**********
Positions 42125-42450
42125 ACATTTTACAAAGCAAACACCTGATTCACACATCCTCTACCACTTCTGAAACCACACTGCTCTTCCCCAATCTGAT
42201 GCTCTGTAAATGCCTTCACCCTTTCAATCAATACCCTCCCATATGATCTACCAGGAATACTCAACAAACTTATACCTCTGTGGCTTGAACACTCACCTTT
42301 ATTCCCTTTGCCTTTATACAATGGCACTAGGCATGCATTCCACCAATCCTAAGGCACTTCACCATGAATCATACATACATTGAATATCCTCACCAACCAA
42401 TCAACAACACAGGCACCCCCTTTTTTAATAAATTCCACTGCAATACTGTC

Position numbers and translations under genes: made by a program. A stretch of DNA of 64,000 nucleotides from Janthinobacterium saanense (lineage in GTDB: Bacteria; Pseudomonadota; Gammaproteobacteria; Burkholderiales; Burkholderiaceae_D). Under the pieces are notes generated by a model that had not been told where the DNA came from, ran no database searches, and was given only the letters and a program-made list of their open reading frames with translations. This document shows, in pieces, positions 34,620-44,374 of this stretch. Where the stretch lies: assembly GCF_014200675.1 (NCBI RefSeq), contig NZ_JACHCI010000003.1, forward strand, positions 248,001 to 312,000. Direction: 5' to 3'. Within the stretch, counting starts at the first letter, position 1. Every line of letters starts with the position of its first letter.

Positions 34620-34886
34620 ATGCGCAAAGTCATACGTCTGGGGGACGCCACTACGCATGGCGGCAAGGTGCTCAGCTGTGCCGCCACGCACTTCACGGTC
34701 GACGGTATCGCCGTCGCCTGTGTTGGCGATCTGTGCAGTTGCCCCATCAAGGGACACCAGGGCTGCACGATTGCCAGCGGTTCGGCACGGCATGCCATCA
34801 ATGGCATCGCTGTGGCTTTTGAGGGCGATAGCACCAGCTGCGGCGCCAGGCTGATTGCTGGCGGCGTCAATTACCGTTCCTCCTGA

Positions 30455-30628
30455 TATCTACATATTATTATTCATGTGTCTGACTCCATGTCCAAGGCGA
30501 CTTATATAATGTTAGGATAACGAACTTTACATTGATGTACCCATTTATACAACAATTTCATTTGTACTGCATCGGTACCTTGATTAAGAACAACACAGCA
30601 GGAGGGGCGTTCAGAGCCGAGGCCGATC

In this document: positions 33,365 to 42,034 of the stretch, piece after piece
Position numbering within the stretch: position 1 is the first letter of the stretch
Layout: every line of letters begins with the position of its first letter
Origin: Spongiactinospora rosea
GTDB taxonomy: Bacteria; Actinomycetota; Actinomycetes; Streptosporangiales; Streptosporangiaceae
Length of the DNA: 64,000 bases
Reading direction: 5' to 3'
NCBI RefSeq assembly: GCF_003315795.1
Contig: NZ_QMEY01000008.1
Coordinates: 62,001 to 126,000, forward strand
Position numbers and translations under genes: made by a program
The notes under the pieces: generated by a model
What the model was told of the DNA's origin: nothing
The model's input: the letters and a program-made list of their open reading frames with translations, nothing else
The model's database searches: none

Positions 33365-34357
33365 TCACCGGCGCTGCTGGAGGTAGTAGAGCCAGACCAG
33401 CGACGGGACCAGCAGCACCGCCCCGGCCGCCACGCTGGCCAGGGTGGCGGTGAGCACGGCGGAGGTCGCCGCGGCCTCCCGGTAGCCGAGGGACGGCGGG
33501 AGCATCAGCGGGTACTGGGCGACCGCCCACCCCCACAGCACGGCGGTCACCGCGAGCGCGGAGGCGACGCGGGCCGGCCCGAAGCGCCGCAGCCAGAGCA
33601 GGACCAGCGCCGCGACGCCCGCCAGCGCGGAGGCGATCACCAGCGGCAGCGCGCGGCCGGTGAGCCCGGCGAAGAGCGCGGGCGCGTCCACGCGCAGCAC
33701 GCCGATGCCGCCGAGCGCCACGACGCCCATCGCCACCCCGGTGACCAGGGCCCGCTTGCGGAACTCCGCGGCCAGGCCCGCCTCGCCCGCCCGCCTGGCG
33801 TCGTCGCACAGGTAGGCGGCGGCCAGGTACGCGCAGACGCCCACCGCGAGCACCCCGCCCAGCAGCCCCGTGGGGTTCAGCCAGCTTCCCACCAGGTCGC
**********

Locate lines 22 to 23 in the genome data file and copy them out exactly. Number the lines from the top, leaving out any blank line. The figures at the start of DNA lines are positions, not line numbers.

NCBI RefSeq assembly: GCF_003315795.1
Contig: NZ_QMEY01000008.1